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ISLAMABAD, July 8: As the standoff between Lal Masjid militants and security forces entered the sixth day on Sunday, the killing of SSG Commander Lt-Col Haroon Islam by militants raised the possibility of an all-out assault on the complex.

After the death of the SSG commando chief during an abortive attempt to enter the mosque, no major exchange of fire took place throughout the day, except for a few shots fired from both sides.

Special Services Group Commander received a fatal bullet injury while trying to enter the mosque along with his three colleagues — Maj Tariq, Capt Omar and Capt Bilal.

The three commandos received bullet injuries and the condition of Maj Tariq was stated to be critical.

In a surprise move late on Sunday night, the security forces closed the camp office of the Rawalpindi-Islamabad Press Club situated a few yards away from the ‘no-go area’ within the curfew zone. They also asked journalists to leave the area.

The action reinforced the view that security forces were planning to storm the complex.

Two students surrendered on Sunday. They have been identified as Akbar Shah and Noor Hayyat.

A helicopter flew low over Lal Masjid to take some pictures of the mosque which indicated that the roof of the Jamia Hafsa was intact, but its outer walls had been damaged.

The pictures also proved wrong a claim made by Maulana Ghazi that some 300 girl students had died in Saturday night attack.

Prime Minister Shaukat Aziz presided over a high-level security meeting at which he reiterated the government’s position that the militants must release all hostages, lay down their weapons and submit before the law.

“They have not only adopted an uncompromising attitude, but also provoked law-enforcement agencies,” he said.

The prime minister said that every possible effort had been made by the government to start dialogue with the Lal Masjid administration, but the response of the militants had always been unreasonable.

Meanwhile, some political circles have urged the government to provide a ‘safe passage’ to Lal Masjid Maulana Abdul Rashid Ghazi to resolve the issue peacefully.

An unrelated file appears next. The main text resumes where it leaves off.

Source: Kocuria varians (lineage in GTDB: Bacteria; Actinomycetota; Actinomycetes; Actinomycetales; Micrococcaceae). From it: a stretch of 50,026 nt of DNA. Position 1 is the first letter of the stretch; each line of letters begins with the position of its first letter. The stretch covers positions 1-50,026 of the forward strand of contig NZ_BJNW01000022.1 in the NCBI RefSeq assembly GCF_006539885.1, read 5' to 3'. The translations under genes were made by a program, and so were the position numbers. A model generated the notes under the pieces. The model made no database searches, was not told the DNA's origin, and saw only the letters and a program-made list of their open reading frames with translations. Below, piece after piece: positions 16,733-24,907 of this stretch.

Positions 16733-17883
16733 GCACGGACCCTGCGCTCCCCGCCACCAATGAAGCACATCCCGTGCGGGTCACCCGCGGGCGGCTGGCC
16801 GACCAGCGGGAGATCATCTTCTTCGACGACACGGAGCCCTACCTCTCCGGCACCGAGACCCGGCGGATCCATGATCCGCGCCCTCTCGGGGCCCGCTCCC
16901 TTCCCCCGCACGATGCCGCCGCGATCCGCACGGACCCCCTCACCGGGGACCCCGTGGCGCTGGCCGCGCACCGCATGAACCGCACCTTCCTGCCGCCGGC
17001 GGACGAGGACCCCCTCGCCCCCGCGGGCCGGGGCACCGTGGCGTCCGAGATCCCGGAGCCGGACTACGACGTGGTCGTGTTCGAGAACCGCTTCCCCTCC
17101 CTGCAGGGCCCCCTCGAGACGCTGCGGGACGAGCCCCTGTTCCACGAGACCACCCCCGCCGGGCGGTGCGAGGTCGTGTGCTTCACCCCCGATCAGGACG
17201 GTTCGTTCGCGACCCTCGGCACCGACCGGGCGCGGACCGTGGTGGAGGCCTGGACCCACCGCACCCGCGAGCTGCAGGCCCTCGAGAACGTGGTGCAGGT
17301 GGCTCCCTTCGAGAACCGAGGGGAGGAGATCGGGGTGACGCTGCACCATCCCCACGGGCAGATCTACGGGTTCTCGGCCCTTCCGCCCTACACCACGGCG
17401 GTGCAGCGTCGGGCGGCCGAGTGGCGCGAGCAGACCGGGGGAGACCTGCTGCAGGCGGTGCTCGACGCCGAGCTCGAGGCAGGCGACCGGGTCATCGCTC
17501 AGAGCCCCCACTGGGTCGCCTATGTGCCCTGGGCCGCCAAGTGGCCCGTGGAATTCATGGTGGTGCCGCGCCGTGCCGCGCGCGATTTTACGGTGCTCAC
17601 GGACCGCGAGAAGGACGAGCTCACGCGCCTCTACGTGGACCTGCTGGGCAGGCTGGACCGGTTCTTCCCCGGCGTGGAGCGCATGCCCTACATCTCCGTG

However, Interior Minister Aftab Sharpao told reporters that the government would never provide a safe passage to Maulana Ghazi. He said the government was avoiding an attack on the mosque in order to save the lives of innocent students who had been made hostage by hardcore militants.

In a separate press conference, Minister for Religious Affairs Ijazul Haq said that some foreign militants were also present inside the mosque and they were fighting alongside local militants against members of the security forces.

He said some high-profile terrorists, who were wanted both inside and outside the country, were also holed up in the mosque. He, however, refused to divulge their names and the groups they belonged to.

He said there was also information that terrorists involved in the attack on the prime minister in Attock were also present in the mosque.

Talking to Dawn, Interior Secretary Syed Kamal Shah said that at least 15 suicide bombers were present in the mosque and they had been given explosive belts.

“We also have information that militants have heavy ammunition, landmines and rocket launchers,” he said.

He said the government had cut 12 landline telephones of Lal Masjid and blocked over 80 SIMs of mobile telephones being used by Maulana Ghazi to contact journalists.

He said that Lal Masjid militants had made all students, including girls, hostage and injured three girls by firing on their legs when they tried to escape.

“We believe that the militants might kill all students and put the blame on the government,” he said.